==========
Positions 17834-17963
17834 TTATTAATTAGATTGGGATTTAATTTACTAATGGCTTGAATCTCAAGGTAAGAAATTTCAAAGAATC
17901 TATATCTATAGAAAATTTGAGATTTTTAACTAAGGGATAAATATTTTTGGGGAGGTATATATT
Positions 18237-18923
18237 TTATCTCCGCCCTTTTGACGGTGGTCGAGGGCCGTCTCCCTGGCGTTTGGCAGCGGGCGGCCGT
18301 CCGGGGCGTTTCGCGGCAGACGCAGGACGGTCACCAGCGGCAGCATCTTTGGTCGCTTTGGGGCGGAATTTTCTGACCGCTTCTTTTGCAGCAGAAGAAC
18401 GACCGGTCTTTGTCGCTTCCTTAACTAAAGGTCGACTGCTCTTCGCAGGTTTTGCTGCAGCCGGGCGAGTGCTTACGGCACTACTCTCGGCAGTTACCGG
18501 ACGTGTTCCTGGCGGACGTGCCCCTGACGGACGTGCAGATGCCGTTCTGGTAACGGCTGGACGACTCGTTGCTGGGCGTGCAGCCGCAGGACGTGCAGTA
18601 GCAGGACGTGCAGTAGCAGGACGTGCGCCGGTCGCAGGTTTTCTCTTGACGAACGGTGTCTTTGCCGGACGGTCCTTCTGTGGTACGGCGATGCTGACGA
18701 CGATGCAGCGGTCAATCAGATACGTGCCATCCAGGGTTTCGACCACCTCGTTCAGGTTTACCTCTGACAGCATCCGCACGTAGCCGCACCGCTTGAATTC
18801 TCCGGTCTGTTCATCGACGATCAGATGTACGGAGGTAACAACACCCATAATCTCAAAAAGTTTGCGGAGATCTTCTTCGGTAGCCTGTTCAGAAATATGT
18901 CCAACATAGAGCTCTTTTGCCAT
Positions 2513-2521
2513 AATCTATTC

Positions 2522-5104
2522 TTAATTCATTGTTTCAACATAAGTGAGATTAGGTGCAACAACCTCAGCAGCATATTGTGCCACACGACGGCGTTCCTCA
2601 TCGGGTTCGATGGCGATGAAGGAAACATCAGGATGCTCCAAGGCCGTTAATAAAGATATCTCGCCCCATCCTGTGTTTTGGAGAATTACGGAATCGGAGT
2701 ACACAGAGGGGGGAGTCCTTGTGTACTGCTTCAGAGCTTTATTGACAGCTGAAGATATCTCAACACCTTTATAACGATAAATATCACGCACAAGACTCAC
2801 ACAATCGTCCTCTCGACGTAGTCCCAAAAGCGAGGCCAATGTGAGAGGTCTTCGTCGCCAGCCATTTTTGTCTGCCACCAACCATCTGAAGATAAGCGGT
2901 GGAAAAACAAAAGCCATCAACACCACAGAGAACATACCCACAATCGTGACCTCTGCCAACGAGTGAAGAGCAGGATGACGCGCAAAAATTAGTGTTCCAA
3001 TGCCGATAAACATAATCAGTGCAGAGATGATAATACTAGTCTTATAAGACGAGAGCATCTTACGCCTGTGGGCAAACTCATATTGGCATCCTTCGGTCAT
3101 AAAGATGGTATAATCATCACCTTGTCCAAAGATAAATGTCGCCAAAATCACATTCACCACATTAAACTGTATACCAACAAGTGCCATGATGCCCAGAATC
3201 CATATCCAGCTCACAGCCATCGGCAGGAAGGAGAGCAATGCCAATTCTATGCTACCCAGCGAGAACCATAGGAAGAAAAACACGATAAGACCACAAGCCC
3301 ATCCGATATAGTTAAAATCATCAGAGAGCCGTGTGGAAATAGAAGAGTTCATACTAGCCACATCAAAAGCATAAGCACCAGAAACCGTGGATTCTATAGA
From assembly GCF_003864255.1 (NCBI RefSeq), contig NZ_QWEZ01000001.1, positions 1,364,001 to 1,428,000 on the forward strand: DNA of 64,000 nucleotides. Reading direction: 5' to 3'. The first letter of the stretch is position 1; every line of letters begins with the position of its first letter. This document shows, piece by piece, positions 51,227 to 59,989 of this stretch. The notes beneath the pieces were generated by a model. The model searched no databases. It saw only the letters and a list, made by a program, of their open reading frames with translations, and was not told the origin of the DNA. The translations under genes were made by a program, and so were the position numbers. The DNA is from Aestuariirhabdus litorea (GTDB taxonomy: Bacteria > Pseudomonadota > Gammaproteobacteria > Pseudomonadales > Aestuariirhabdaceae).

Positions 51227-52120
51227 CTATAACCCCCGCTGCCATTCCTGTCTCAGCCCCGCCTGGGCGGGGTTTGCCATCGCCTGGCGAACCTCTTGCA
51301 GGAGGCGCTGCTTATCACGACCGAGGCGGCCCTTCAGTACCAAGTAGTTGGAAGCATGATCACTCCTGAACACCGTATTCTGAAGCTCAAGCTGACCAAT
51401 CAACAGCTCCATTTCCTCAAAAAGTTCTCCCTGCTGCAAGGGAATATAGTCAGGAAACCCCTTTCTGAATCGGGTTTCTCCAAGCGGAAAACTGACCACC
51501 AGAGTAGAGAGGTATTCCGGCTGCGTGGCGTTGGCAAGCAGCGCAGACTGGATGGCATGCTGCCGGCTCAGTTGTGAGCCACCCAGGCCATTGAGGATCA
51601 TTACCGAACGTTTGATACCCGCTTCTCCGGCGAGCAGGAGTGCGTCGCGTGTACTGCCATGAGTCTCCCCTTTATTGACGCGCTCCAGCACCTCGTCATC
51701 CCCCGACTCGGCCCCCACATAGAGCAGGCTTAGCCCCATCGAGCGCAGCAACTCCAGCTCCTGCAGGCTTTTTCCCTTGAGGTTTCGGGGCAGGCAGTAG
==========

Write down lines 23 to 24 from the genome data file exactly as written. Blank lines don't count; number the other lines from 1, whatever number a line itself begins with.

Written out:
3201 CATATCCAGCTCACAGCCATCGGCAGGAAGGAGAGCAATGCCAATTCTATGCTACCCAGCGAGAACCATAGGAAGAAAAACACGATAAGACCACAAGCCC
3301 ATCCGATATAGTTAAAATCATCAGAGAGCCGTGTGGAAATAGAAGAGTTCATACTAGCCACATCAAAAGCATAAGCACCAGAAACCGTGGATTCTATAGA